2. Domestic Violence Final Restraining Orders
The court will usually hold a hearing to determine whether to issue a final restraining order within ten days. At the hearing, you will both have the chance to tell your side of the story. Both parties may present evidence and witnesses, and your attorney can also cross-examine the petitioner's witnesses. If the judge decides to issue a FRO, it will remain in place unless one of the parties asks the court to rescind or modify the order. See N.J.S.A. § 2C:25-29(d). The FRO can order you to:
- Refraining from contacting or approaching the petitioner
- Provide financial support to the petitioner and shared children
- Continue paying financial obligations such as rent or a mortgage
- Surrender any weapons you own
- Only have limited or supervised child visitation
3. Sexual Assault Restraining Order
New Jersey law also allows victims of sexual assault to request a restraining order preventing contact or future communication from their attackers. Under the New Jersey Sexual Assault Survivor Protection Act (SASPA), courts may issue civil protective orders to protect a victim of sexual violence from their assaulter. A judge can issue a TRO under SASPA if they find it necessary to protect the safety and well-being of the victim. The judge must also find that the victim was a victim of non-consensual sexual contact, sexual penetration, lewdness, or an attempt to do so, even if a court hasn't yet convicted the defendant. See N.J.S.A. §§ 2C:14-13, et seq. SASPA final order hearings also typically take place within ten days after the issuance of the TRO.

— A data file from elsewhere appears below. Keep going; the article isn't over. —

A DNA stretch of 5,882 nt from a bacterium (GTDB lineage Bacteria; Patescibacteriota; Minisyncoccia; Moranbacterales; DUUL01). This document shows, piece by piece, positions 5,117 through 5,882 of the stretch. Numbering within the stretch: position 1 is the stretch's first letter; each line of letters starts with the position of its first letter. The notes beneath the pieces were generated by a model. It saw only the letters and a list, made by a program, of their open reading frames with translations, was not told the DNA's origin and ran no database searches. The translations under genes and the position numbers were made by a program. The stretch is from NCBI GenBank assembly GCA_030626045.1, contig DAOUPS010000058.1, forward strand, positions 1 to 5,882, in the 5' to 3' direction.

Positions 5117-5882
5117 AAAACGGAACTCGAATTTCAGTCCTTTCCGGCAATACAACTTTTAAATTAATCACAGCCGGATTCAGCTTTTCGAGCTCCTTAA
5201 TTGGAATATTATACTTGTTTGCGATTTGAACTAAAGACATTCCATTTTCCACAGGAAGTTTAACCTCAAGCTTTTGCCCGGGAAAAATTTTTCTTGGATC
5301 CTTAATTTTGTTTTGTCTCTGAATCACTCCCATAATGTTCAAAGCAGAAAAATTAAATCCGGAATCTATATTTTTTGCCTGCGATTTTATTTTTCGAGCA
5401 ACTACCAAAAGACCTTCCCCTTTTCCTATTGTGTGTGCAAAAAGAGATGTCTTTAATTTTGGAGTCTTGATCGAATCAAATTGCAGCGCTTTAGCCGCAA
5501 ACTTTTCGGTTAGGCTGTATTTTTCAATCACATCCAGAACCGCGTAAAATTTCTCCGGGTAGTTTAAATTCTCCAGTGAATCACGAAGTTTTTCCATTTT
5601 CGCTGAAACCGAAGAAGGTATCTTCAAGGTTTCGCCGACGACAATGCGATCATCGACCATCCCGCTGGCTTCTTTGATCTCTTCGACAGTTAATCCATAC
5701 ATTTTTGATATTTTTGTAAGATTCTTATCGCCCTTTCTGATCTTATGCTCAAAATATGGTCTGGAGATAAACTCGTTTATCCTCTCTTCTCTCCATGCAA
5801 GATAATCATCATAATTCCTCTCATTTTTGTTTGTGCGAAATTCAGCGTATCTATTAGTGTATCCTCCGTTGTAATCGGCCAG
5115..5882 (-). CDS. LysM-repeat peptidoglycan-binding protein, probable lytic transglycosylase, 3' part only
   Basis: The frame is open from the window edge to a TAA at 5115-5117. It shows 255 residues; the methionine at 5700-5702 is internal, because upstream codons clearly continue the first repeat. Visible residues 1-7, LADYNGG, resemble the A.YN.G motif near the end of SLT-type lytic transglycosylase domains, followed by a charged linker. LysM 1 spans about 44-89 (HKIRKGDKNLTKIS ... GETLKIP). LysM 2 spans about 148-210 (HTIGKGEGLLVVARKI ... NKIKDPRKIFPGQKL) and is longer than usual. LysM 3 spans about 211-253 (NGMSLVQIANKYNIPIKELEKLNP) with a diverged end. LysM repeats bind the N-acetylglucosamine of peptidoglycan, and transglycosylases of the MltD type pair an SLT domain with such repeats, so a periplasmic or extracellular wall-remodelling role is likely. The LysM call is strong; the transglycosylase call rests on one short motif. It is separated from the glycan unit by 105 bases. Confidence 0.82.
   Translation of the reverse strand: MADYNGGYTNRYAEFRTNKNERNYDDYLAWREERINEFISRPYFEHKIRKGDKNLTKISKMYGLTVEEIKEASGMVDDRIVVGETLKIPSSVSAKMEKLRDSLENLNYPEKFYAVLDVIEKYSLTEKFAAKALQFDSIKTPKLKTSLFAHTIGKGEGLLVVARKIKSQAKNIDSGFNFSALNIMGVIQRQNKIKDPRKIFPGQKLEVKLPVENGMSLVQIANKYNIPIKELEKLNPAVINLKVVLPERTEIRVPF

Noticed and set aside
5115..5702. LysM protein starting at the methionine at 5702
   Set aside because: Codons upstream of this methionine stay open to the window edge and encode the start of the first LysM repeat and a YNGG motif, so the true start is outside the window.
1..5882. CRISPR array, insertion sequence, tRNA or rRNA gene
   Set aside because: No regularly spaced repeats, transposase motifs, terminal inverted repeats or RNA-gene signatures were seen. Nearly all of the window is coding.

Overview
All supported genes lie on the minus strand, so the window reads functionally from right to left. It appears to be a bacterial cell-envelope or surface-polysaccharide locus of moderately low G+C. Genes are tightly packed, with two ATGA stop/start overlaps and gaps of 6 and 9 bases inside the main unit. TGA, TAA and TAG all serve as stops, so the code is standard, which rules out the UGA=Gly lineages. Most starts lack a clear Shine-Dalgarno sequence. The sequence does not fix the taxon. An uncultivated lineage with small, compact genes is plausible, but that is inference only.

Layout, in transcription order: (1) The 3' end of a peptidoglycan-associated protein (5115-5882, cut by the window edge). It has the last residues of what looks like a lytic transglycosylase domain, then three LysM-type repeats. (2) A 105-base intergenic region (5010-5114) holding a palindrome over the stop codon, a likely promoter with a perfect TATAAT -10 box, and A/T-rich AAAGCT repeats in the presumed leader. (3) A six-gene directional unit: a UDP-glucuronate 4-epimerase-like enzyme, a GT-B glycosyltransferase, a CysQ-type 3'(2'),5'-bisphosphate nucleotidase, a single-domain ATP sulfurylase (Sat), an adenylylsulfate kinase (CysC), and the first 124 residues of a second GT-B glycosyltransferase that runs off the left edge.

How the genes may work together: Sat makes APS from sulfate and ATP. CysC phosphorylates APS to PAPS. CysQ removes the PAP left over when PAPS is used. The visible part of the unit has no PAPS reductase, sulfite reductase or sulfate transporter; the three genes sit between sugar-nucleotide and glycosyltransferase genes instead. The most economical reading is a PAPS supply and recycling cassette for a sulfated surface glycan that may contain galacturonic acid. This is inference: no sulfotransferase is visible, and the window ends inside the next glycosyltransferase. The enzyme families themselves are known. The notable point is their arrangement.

What Is the Restraining Order Process?
If someone requests a restraining order against you, the process will typically be about the same across the state of New Jersey.
1. TRO Hearing
When the petitioner fills out the restraining order application, they can immediately request a temporary restraining order from a court. The court will hold an ex parte hearing to decide whether to issue the TRO. The court won't notify you of this hearing, and you won't have the right to attend.
2. Service of TRO and FRO Hearing Date
After the court issues a TRO, the police will serve you with a copy of the temporary order and the date, time, and location for the final hearing. If you share a home with the petitioner, the police may also order you to leave the home, even if you pay the rent or mortgage or the home is in your name. They may also confiscate any firearms you possess.
3. FRO hearing
You have the right to appear at the final hearing for the restraining order, and you should attend. If you fail to appear, the court may issue an order against you without hearing your side of the story. You have the right to cross-examine witnesses and introduce your own evidence and witnesses at the hearing.
4. Issuance of a FRO
To enter a domestic violence FRO, the judge should find that: